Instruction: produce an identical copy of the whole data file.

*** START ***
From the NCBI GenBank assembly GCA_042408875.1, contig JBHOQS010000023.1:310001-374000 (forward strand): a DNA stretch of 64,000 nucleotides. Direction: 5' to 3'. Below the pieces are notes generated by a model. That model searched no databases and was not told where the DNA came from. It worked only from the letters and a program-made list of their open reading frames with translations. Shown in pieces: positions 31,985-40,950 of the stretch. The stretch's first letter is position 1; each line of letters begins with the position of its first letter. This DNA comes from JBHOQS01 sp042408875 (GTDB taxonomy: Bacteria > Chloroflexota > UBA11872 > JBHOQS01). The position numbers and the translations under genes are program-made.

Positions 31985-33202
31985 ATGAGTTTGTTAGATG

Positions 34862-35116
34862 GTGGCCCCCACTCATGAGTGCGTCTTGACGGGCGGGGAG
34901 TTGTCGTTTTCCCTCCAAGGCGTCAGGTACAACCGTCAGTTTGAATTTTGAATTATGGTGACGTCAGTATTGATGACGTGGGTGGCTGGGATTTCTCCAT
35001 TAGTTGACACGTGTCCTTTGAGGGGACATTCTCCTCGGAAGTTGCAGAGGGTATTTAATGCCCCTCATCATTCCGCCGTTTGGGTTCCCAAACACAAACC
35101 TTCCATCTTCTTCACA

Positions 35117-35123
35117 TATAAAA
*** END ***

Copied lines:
From the NCBI GenBank assembly GCA_042408875.1, contig JBHOQS010000023.1:310001-374000 (forward strand): a DNA stretch of 64,000 nucleotides. Direction: 5' to 3'. Below the pieces are notes generated by a model. That model searched no databases and was not told where the DNA came from. It worked only from the letters and a program-made list of their open reading frames with translations. Shown in pieces: positions 31,985-40,950 of the stretch. The stretch's first letter is position 1; each line of letters begins with the position of its first letter. This DNA comes from JBHOQS01 sp042408875 (GTDB taxonomy: Bacteria > Chloroflexota > UBA11872 > JBHOQS01). The position numbers and the translations under genes are program-made.

Positions 31985-33202
31985 ATGAGTTTGTTAGATG

Positions 34862-35116
34862 GTGGCCCCCACTCATGAGTGCGTCTTGACGGGCGGGGAG
34901 TTGTCGTTTTCCCTCCAAGGCGTCAGGTACAACCGTCAGTTTGAATTTTGAATTATGGTGACGTCAGTATTGATGACGTGGGTGGCTGGGATTTCTCCAT
35001 TAGTTGACACGTGTCCTTTGAGGGGACATTCTCCTCGGAAGTTGCAGAGGGTATTTAATGCCCCTCATCATTCCGCCGTTTGGGTTCCCAAACACAAACC
35101 TTCCATCTTCTTCACA

Positions 35117-35123
35117 TATAAAA